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School Buzz

Mineola High School At College Science Fair

Twenty-two Mineola sophomores exhibited 16 science experiments and projects at the 12th annual Science Fair Molloy College. The goal of the fair is to encourage the next generation of scientists. More than 425 high school students from about 30 schools in Long Island attended the fair, presenting 300 projects on a broad spectrum of topics.

 

Mineola students prepared posters summarizing their research and displayed them at the fair. The project titles ranged from “Does Chewing Gum Have an Effect on Memory?” to “Does Green Tea Have an effect on Daphnia’s Heart Rate?” to “Does Biogenetically Engineering an Organism Alter its Behavior?”

 

“My project was about the effects of an Ayurvedic (Indian) medicine called Terminalia Arjuna and its effect on Lumbriculus variegatus worms,” said Pratibha Anand, who partnered with Samantha Wozniak. “I tested to see if the medicine would help to lower the pulse rate of the worms. The medicine worked, as the pulse rates were actually much lower than they normally are. Hopefully we can broaden the horizons for this medicine and it can be available in more places other than India.” 

 

Kristen Brenes showed her project, “Do Our Bodies Show Signs of Using Deception?”

 

“My project was about how we show physical signs of lying,” she said. “They’re are muscles in our faces that react involuntarily when we feel certain emotions like happiness, anger, or sadness. These facial expressions are only shown for about a fraction of a second, so they’re hard to catch. Using these micro expressions and a combination of other body movements like hand gestures and touching one’s face, you can spot the lies in what someone says.”

 

Claudia Serna, along with Katie Shi, displayed “Can Eddy Currents Be Used as an Alternative Emergency Escape Route?”

 

“Our project was to see if we can incorporate eddy currents in making an alternative emergency escape route from buildings,” said Serna. “For this project the conductor was a copper tube and the change in the magnetic field was a neodymium magnet getting dropped through the copper tube.”

 

Other Mineola presenters included Maria Cerqueira, Linda Jin, John Rhim, Dan Rhim, Joe Martins, Madison Brady, Christin Candela, Sanskriti Bimal, Gina Koros, Taylor Dalton, Christopher Alexander, Matthew Milwood, Hugo Olcese, Tiago Goncalves, Meghan LaFaye and Emily Skupp.   

 

“Mineola Advanced Research-1 students did a great job at the Molloy Science Fair,” said Mineola teacher Dr. Ellen McGlade-McCulloh, who heads Mineola’s science research program. “These types of events are a great opportunity and experience for these students.”

News

In a typical Long Island community packed with houses and backyards, there are a couple of acres of open land of community gardens where people are growing basil and dahlias and roses and cabbages—people like Terry Dunckey of Westbury and Peg Woerner of Great Neck, tending their small plots and helping to promote sustainable and organic practices.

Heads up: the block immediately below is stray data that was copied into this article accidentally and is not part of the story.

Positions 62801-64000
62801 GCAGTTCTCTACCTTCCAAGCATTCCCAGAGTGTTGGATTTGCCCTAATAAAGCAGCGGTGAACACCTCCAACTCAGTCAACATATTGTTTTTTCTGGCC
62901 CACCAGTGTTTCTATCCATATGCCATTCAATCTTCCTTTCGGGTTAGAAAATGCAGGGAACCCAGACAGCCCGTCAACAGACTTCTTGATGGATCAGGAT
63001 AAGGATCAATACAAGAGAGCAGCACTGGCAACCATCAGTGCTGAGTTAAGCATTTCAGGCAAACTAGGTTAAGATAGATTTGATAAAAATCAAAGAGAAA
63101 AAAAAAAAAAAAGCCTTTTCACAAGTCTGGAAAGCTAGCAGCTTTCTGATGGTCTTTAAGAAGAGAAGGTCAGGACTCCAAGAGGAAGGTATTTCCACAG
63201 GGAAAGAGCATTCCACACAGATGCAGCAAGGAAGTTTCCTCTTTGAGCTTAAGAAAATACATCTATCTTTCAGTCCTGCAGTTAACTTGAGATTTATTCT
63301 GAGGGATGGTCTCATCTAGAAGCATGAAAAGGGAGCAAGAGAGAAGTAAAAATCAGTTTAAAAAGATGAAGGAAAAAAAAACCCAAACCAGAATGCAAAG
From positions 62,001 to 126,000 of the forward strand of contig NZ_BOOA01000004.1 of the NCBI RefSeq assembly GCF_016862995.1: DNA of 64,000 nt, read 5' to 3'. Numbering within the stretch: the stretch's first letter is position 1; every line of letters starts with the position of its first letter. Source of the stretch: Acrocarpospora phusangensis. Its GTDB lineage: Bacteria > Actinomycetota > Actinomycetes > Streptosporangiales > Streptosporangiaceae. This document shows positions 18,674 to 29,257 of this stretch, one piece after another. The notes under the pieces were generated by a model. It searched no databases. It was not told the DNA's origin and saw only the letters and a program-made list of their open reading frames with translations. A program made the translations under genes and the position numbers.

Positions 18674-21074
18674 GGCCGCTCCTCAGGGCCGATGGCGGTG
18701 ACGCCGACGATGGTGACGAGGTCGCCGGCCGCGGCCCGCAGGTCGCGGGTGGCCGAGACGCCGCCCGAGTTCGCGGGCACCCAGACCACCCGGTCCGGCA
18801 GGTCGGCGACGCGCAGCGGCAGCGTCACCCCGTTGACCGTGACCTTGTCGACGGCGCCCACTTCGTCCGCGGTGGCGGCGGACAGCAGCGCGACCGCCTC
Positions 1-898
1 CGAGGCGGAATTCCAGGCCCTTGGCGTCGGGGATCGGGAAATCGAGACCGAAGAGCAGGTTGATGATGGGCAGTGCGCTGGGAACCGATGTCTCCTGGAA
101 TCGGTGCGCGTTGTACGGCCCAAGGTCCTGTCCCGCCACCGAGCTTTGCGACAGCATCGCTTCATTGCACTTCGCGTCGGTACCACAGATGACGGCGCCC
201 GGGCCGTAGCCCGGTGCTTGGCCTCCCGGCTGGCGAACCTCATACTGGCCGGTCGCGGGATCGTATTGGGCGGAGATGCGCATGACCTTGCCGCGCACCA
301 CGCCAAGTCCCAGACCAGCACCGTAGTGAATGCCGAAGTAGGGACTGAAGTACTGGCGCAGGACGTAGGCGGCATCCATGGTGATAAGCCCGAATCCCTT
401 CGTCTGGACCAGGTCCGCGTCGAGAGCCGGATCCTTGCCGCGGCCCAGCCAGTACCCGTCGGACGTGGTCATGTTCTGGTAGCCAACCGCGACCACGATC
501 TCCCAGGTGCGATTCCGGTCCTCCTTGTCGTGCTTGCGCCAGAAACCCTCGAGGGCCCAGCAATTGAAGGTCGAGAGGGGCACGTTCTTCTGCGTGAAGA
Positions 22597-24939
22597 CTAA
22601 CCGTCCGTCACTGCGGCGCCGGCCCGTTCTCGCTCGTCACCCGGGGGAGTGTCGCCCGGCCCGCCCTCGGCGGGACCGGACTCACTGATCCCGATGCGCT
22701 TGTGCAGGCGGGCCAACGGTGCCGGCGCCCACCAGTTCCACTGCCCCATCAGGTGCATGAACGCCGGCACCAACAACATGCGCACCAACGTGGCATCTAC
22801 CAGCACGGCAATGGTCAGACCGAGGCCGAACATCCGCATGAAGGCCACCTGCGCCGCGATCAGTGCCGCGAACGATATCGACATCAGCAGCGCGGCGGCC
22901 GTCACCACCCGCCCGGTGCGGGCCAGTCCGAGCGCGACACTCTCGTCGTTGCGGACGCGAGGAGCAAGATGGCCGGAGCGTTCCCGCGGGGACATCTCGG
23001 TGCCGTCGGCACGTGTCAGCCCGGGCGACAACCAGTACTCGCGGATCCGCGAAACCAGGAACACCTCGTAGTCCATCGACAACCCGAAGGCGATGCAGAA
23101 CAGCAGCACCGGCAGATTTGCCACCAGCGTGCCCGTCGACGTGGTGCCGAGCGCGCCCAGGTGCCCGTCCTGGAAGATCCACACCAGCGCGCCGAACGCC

East Meadow Farm, off Merrick Avenue, is owned by Nassau County and operated by Cornell Cooperative Extension (CCE) of Nassau County. Previously it was a family-owned farm that was purchased by the county through the Environment Bond Act Program, a $150 million program that called for, among several mandates, the preservation of 400 acres of open space. In 2009, CCE of Nassau was awarded the lease to the land and in January 2012 took possession of the property. East Meadow Farm is a place where we can get the best advice on how to make our gardens grow without harming the earth. Part of the CCE’s original proposal was the establishment of a farmer’s market and, now, the market is open two days a week, a place to purchase organic vegetables and flowers during the growing season.

Drivers—get ready to slow down. Nassau County is currently in the process of installing school zone speed cameras in an effort to enhance safety by encouraging drivers to travel with caution, as well as support law enforcement efforts to crack down on violators and prevent accidents caused by speeding.

Nassau County officials say they’re still investigating locations in the Mineola School District, while leaning towards installing cameras near the North Side or Willets Road schools in the East Williston School District. Cameras could begin operation in September.


Sports

Nobody wants to make excuses, but sometimes when the injury bug hits, it’s impossible to overcome. Mineola Mustangs football head coach Dan Guido, entering his 28th season at helm, knows the injuries were the cause for their first-round defeat at the hands of the West Hempstead Rams last November.

“There was too many injuries on the offensive line last season,” said Guido. “It was supposed to be our strength and it ended up being a weak link by the end of the season.”

Even with those injuries, the Mustangs went 4-4 during the regular season.

The BU15 Mineola Revolution were crowned champions of the Roar at the Shore Tournament 2014 in West Islip on Aug. 10. After dropping the opener 2-0 against North Valley Stream, Mineola bounced back to beat Freeport Premiere 2-1.

The Revolution’s offense exploded in the third game as they beat West Islip 7-0. Mineola’s final game pitted them against Quickstrike FC, which entered the contest without a loss and within a point of winning the tournament.


Calendar

Zoning Meeting

Thursday, Aug. 28

Mineola Village Meeting

Wednesday, Sept. 3

School Board Meeting

Thursday, Sept. 4



Columns

1959: The Year The Music Stopped Playing
Written by Michael A. Miller, mmillercolumn@gmail.com

The Eccentric Heiress Of ‘Empty Mansions’
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Yellow Margarine And A Pitch For The Ages
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